Tackling the Silver Tsunami
Tom Titherington, Chair of the working group and Executive Director, Development and Commercial at Sovereign Housing, says:
"Housing provision in the UK is not, in the main, focussed on the demand and need of an ageing population. A one size fits all provision of something thought of as “retirement living” is not appropriate for everyone though specialist housing of the right sort in the right place is popular. However, there is a limited supply of this form of housing and much is either social housing or premium product at the upper end of the sales market. There is a real danger of a new “trapped middle” of owner occupiers without sufficient resources to manage their support and care and a growing number of “general needs” tenants who are moving into their 80’s.
"Policy makers’ response at a national and local level has been reactive, dominated by the struggle to support acute care on the one hand and to chase housing production targets on the other. Providing housing appropriate for an ageing population needs to be a core part of any concept of “good growth” and as a group, we look forward to providing the much-needed debate about how to provide a range of options. A key part of which will focus on the nature of accommodation, both new homes and adaptations for older homes and the importance of related services that enable more people to stay in their homes for longer. But we will also look at what is the demand for new homes in the older age-group and how creating new communities with a mix of ages, flexible homes and relatively low cost community support help obviate issues such as dementia and add to the sense of place and the quality of life within the neighbourhood.
"The cross-sector group, comprising of senior leaders from landlords, local authorities, contractors, developers, architects, consultants, manufacturers and suppliers, will be producing a report in the Autumn which will bring together this thinking and which we hope will become a key reference for policy makers and practitioners to point the way for best in class housing provision."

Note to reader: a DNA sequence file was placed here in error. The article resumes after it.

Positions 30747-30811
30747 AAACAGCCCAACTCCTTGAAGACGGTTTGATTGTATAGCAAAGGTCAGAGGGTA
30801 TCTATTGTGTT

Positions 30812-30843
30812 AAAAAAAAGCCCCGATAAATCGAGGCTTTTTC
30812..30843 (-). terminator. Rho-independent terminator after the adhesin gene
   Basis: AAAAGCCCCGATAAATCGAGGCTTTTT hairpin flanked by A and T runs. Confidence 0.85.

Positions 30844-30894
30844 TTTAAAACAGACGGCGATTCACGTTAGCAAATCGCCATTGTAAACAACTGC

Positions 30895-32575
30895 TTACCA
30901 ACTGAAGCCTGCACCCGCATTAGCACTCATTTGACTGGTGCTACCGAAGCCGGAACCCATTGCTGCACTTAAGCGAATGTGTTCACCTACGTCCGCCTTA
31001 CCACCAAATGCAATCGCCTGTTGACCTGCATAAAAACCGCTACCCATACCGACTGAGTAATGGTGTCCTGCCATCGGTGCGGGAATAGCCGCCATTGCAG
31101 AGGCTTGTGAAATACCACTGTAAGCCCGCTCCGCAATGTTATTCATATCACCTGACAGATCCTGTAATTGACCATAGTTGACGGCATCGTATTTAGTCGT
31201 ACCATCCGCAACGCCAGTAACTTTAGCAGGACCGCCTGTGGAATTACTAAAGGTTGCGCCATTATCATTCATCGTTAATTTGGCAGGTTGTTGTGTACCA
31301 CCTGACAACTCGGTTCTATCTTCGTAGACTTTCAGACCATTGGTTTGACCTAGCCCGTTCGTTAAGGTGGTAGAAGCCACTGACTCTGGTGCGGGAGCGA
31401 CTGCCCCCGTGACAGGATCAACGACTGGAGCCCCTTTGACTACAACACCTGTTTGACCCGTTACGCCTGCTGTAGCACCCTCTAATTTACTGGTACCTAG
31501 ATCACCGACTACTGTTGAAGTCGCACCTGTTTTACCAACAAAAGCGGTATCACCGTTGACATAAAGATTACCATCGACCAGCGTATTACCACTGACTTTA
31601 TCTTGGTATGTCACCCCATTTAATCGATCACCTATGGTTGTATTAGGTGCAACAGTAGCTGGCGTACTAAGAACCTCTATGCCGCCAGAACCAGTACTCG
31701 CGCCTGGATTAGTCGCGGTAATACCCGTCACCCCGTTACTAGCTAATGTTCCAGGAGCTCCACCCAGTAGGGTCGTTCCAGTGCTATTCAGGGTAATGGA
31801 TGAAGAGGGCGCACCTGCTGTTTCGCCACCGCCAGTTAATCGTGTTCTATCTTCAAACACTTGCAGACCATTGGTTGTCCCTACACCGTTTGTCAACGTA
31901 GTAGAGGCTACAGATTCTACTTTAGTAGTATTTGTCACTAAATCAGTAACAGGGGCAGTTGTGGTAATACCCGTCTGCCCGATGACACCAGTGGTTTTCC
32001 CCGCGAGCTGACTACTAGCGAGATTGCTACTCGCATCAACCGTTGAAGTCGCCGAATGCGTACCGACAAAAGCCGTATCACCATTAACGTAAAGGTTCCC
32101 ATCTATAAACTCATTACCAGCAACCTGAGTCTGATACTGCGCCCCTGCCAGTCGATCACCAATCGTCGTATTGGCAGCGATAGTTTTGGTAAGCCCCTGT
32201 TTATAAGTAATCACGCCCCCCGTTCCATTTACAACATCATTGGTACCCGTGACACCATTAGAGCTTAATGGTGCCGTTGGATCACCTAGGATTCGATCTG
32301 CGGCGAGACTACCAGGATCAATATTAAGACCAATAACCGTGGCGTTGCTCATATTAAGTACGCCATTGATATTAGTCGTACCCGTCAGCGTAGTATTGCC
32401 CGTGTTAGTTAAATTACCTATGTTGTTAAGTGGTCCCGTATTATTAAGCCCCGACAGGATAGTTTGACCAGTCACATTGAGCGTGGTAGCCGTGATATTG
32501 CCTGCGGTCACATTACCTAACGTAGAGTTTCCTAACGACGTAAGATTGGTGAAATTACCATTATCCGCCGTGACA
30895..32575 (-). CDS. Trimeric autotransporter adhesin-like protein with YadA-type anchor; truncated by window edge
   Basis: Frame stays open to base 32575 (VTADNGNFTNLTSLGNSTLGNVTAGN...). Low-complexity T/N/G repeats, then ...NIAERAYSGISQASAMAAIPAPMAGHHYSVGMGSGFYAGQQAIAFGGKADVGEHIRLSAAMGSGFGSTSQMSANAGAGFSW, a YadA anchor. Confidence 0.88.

Mike Turner, Deputy Chair and Executive Director of specialist property services’ company Ian Williams, adds:
"As an organisation, we’ve been working in the retirement living market for many years and have lots of experience in both the public and private housing sectors. The challenges are neither new, nor a surprise, but we need to act now to avoid crisis point.
"As a collective of housing professionals, we need to define the demography demand and set out what good practice to tackling the housing shortage should look like. We’ll be tackling the questions of: does retirement housing need to be re-defined to better reflect the age span of requirement; how do we engage to get the correct approach when communicating about the needs of older people; what should the balance be between building new homes and refurbishing existing properties so they’re fit for purpose; how do we maintain this fit for purpose status; how should funding in both the social and private sectors work; how can technology help in the provision of senior loving housing to open up a new range of attractive property and lifestyle choices; what are barriers to provision. These are just some of the issues we hope to address, and while there are currently more questions than answers, with intelligent debate and a desire to get under the skin of the statistics, we hope to be able to provide some realistic solutions.”
Shelagh Grant, Chief Executive of The Housing Forum, concludes:
"The Housing Forum is uniquely placed to investigate and assess solution in the retirement living market. Our objective has always been to provide a timely examination of the issues that will encourage both the supply of new housing, and the recognition of quality homes. The Housing Forum is a cross-sector, industry-wide organisation that represents the entire housing supply chain as the voice of the industry - and together we’re a voice that isn’t afraid of one of the most important issues in housing, retirement living."
Visit www.housingforum.org.uk for additional information.